No audiophile “chills and thrills” here. It’s just Bob, guitar, harmonica and occasional piano. The vocal recording is kind of raw and sometimes harsh as Bob occasionally bellowed loudly. The verisimilitude of the guitar sound, from the correctness of the string transient to the sound emanating from the body is impressive. Compared to an early “360 Sound” pressing (1AC), this double 45 is far more transparent and the sense that you’re witness to Bob staring into the barrel of the microphone and delivering up these words that still astonish is palpable.

You even hear some technical and/or editing shenanigans heretofore buried in the original vinyl. For instance on “I Don’t Believe In You” at one point Bob laughs and it sounds as if he bumps into the microphone stand. In that instant there’s sort a hiccup effect that could be a punch in or a tape edit that I’ve never before heard (not that it really matters).

Mobile Fidelity’s gatefold packaging incorporates photos in the gatefold SACD package along with others, though sized so that you can really appreciate them and the quality of the black and white and color reproduction. A first-class job all around including the RTI pressing, though one side was more eccentric than I like to see on such a costly LP.

We all know that the legend of Bob Dylan only grows over time. With these releases, we get to own Bob’s work sounding as close to the master tapes as possible. What a treat!

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mauidj's picture

Michael, how does this compare to the Columbia Mono Vinyl Box? Not sure if I want to spend again on this album when I have the Mono vinyl and SACD versions.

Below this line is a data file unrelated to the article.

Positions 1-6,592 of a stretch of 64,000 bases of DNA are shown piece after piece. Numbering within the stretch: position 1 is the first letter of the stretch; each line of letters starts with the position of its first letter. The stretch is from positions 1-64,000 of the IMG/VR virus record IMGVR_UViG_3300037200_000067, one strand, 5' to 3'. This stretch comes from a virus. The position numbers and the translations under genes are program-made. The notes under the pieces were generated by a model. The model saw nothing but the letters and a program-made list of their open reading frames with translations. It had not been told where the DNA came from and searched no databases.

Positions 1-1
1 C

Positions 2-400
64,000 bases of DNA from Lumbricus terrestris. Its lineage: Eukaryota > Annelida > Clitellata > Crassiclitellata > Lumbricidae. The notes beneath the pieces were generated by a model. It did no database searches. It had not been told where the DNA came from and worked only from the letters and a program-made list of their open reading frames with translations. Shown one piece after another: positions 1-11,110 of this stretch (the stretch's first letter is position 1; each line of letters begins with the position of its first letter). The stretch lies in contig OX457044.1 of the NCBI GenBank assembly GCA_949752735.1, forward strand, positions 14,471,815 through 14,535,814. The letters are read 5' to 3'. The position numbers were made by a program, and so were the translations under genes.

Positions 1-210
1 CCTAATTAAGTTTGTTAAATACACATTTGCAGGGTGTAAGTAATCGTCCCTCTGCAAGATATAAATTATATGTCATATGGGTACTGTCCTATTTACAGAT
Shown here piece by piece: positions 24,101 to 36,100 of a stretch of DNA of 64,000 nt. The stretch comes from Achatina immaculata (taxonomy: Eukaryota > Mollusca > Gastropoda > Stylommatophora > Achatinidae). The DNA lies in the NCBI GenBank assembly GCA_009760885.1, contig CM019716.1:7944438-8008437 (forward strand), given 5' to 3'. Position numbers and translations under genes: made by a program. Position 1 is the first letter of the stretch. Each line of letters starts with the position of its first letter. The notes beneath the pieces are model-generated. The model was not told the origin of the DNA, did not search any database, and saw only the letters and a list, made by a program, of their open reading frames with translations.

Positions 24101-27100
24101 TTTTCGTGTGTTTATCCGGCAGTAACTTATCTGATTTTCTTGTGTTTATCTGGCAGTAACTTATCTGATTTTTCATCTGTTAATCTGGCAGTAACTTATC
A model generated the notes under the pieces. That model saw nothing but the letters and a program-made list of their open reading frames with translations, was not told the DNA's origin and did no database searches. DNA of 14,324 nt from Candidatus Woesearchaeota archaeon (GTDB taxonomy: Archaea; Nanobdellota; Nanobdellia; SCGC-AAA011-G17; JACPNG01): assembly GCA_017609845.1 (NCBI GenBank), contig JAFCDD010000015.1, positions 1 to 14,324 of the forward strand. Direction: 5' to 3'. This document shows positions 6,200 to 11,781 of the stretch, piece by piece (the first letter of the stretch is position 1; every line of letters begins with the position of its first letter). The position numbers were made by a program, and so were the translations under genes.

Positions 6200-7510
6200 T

Michael Fremer's picture

Pick a track or two and I'll tell let you know.

AndyPrice44's picture

I own the MOFI double 45 of the free wheelin bob dylan. It is one of the best sounding albums I own. It's pretty amazing what one guy can do with just his voice, harmonica and guitar. A rare talent and great to listen to on these wonderful pressings.

Smafdy Assmilk's picture

I assume your use of "eccentric" means off center.

Michael Fremer's picture

Yes. "Eccentric" as opposed to concentric. "Off Center," "out of round," or "makes my tonearm look inebriated". 

mauidj's picture

Michael, how about Ballad in Plain D and Black Crow Blues.

For my 2 cents..........There is quite a difference between the monos and the SACD's regardless of the stereo or mono mixes themselves.

The monos are more natural. Less mechanical. Far deeper soundstage...set further back. You can really hear each piano note or guitar pick as a seperate instance. Dylan's voice is still characteristically strident but with a warmth not present on the silver disc. The harp has a much more breathy sound while retaining the attack and edginess of the instrument. 

Not that the SACD is bad. It's very listenable IMO, but it's just not as real as the mono vinyl. They sound very different but are both enjoyable..just one more so than the other.

So Michael, what's with the new 45's?

Smill1929's picture

I really do not know what Bob Dylan means to this generation of music lovers. Bob Dylan's word and songs soothed me when I was despairing and maybe provided some way of grieving when I hated life and everyone in it and helped me understand some things in life.

Manuela D. Thomas

Tarlow Design

Marom1990's picture

This album contains many great songs and a few losers. All I Really Want To Do is almost unlistenable while Chimes of Freedom, My Back Pages and It Ain't Me Babe are Dylan classics. Overall a little boring but a good listen, too bad there a few clunkers that really take it down.

Tim N. Hill

Tarlow Design Complaint

Javier Rippes's picture

Bonnes nouvelles pour les gens qui aiment les jeux. Nous sommes ici pour vous dire que nous avons trouvé un